1. Presents a reasonable opportunity to further the understanding, prevention, or alleviation of a serious problem affecting the health and welfare of children;
    2. Will be conducted in accordance with sound ethical principles;
    3. And that
    4. Appropriate provisions are in place for obtaining and documenting the assent of children and the permission of both the child’s parents unless:
    • One parent is deceased, unknown, incompetent, or not reasonably available; or
    • Only one parent has legal responsibility for the care and custody of the child.

d.  Requirements for Child Assent and Parent/Guardian Permission

Regulatory Requirements for Child Assent
Assent from children must be obtained and documented when they are capable of providing it.  In determining whether children are capable of providing assent consider age, maturity, and psychological state of the children involved.  This determination can be made for all children to be involved in the research under a particular protocol, or for each child, as appropriate. The requirement for obtaining the assent of children involved in the research may be waived if:

  • The capability of some or all of the children is so limited that they cannot reasonably be consulted;
  • The intervention or procedure involved in the research holds out a prospect of direct benefit that is important to the health or well-being of the children and is available only in the context of the research; or
  • The requirements for a waiver of informed consent found in 46.116 are met.
  • (46.408(a))

Regulatory Requirements for Parent/Guardian Permission
Permission from parent(s) or guardian(s) must be obtained prior to enrolling a child in research.  This permission must meet the requirements for informed consent found in 46.116.

  • The permission of one parent may be sufficient for research to be conducted under 46.404 or 46.405.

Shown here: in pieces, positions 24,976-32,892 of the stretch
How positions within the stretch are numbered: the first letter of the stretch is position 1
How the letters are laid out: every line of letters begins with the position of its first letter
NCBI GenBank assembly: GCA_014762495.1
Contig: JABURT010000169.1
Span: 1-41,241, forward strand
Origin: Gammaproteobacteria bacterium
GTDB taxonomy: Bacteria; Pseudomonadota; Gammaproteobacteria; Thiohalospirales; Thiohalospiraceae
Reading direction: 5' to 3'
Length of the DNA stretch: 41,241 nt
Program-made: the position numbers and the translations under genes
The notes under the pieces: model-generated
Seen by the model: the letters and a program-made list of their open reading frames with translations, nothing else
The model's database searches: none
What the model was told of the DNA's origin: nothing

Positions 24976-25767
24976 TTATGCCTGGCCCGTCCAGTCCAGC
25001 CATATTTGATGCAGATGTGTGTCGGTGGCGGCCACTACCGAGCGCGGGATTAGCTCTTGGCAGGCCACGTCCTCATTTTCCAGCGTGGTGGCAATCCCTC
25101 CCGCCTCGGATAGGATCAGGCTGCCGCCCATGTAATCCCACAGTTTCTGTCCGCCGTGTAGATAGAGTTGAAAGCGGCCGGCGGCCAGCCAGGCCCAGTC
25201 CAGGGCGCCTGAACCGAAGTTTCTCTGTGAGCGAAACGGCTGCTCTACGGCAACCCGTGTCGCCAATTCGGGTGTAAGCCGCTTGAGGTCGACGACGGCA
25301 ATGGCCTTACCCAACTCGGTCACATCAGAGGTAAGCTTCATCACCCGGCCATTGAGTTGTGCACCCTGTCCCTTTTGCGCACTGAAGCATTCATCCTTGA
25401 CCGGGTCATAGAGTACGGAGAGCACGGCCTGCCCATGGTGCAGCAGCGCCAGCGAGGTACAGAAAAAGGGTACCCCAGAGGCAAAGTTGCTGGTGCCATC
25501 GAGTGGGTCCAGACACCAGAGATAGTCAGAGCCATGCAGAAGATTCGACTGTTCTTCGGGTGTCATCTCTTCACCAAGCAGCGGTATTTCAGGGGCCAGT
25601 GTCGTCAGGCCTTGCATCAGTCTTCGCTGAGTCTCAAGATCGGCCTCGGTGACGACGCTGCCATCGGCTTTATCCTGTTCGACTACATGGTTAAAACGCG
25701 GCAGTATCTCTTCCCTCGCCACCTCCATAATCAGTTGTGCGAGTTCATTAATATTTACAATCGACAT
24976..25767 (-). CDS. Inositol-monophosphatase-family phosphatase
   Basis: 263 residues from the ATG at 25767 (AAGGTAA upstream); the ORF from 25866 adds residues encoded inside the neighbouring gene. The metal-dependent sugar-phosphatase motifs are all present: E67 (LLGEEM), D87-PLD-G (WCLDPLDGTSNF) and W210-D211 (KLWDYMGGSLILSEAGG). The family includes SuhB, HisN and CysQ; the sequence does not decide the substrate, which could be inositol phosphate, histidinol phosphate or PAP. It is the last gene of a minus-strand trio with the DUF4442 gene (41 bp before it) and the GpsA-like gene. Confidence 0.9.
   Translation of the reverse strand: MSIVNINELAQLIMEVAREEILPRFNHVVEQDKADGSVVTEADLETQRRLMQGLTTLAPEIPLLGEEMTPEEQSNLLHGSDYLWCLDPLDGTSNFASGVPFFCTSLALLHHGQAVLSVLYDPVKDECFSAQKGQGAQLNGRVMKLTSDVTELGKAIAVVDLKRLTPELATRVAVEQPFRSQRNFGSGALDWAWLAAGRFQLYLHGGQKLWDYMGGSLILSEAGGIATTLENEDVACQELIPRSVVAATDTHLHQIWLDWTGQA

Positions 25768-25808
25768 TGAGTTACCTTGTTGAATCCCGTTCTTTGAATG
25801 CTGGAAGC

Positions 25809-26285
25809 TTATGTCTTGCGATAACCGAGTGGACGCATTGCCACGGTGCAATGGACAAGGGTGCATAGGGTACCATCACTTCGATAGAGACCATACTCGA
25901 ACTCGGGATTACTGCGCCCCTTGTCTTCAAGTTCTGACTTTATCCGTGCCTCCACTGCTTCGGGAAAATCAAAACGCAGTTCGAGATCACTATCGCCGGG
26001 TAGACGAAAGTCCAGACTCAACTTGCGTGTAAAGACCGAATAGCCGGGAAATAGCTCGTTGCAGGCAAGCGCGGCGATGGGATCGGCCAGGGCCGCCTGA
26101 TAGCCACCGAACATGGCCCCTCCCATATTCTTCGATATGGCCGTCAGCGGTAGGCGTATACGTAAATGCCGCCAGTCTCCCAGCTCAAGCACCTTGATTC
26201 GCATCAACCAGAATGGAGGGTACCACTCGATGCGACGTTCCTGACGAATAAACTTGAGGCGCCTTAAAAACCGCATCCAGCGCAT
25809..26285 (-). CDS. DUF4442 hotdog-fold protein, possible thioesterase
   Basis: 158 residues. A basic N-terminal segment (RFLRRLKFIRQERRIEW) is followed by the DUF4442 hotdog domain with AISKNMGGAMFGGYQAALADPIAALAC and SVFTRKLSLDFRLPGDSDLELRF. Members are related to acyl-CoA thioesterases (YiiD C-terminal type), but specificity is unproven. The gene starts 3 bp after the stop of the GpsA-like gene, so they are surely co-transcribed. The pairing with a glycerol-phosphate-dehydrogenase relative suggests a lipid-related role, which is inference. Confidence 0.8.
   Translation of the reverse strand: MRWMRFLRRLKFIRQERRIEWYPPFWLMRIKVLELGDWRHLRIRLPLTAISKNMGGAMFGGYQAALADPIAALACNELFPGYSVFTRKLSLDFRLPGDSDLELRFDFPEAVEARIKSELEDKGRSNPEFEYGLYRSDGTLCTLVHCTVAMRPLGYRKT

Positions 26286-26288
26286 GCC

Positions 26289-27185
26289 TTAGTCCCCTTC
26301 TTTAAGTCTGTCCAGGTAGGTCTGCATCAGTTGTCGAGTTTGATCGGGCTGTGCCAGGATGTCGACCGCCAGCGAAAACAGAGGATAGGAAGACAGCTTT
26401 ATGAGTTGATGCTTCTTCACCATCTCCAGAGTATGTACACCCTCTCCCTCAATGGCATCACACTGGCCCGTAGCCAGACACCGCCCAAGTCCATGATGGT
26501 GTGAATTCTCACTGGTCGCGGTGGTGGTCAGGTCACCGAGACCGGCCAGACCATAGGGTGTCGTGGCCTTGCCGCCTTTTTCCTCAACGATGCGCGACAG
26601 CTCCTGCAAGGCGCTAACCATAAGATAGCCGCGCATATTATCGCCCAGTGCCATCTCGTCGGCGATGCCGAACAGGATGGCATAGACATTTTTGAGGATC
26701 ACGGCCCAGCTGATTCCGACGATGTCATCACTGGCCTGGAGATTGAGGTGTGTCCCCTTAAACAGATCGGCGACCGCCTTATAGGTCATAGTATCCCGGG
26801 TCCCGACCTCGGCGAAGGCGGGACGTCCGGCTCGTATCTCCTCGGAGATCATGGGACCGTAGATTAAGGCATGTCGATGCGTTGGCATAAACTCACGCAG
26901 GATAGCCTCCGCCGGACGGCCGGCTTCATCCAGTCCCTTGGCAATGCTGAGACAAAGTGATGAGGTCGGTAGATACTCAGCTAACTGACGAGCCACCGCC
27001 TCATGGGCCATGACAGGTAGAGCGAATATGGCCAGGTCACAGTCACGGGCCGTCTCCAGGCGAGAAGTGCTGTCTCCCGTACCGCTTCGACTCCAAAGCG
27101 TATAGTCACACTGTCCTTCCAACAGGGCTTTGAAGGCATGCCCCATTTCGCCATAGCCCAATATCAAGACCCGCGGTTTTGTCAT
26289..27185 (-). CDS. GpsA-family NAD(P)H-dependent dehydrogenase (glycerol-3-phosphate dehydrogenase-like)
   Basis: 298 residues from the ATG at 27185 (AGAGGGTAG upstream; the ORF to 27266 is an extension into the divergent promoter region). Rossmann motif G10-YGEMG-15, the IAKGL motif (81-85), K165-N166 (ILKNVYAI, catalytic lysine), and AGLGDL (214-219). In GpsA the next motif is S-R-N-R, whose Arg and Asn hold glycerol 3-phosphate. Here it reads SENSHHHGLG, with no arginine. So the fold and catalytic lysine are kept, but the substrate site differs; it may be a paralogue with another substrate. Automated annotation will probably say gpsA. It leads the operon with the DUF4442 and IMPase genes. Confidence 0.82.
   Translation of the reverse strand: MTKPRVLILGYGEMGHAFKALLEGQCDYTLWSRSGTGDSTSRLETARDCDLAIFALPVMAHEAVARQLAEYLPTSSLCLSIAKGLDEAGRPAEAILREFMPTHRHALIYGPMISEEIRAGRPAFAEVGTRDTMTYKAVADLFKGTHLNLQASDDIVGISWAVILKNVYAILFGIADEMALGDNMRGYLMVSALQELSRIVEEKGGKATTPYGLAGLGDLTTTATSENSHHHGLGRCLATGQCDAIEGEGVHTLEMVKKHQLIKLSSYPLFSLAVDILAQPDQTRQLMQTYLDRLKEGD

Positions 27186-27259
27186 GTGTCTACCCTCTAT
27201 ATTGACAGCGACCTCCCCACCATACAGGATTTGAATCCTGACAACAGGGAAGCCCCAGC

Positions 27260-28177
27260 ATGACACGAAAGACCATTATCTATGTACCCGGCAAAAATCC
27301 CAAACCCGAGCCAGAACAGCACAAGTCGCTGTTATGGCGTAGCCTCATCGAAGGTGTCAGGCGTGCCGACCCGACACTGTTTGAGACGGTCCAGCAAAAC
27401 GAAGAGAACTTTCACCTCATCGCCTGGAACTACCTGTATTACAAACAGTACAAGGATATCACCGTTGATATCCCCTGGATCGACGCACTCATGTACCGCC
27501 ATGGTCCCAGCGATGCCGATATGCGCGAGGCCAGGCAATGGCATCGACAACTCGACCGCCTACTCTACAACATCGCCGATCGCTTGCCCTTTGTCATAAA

• Where research is covered by 46.406 and 46.407 and permission is to be obtained by parents, both parents must give their permission unless:
    • One parent is deceased, unknown, incompetent, or not reasonably available; or
    • Only one parent has legal responsibility for the care and custody of the child.
    • (46.408(b))

Regulatory Requirements for a Waiver of Parent/Guardian Permission
The requirement for permission from parent(s) or guardian(s) described in 46.116 and 46.408(b) may be waived if:

  • The provisions for a waiver of some or all of the elements of informed consent in 46.116 are met;
  • OR
    (1) A research protocol is designed for conditions or for a subject population for which parental or guardian permission is not a reasonable requirement to protect the subjects (for example, neglected or abused children);
    (2) An appropriate mechanism* for protecting the children who will participate as subjects in the research is substituted; AND
    (3) The waiver is not inconsistent with Federal, State or local law
    *The choice of an appropriate mechanism depends upon the nature and purpose of the activities described in the protocol, the risk and anticipated benefit to the research subjects, and their age, maturity, status and condition. (46.408(c)

e.  Requirements for Child Wards in Research

Children who are wards of the State or any other agency, institution, or entity may be included in research approved under 46.406 or 46.407 only if such research is:

  • Related to their status as wards; or
  • Conducted in schools, camps, hospitals, institutions, or similar settings in which the majority of the children involved as subjects are not wards.

If the research is approved under these requirements, an advocate must be appointed for each child in addition to any other individual acting on behalf of the child as a guardian or in loco parentis.  One individual may serve as the advocate for more than one child.  The advocate shall:

  • Have the background and experience to act in, and agree to act in, the best interests of the child for the duration of the child’s participation in the research; and
  • Not be associated in any way (except in the role as advocate or member of the IRB) with the research, the investigator(s) or the guardian organization.

This page last updated on October 25, 2005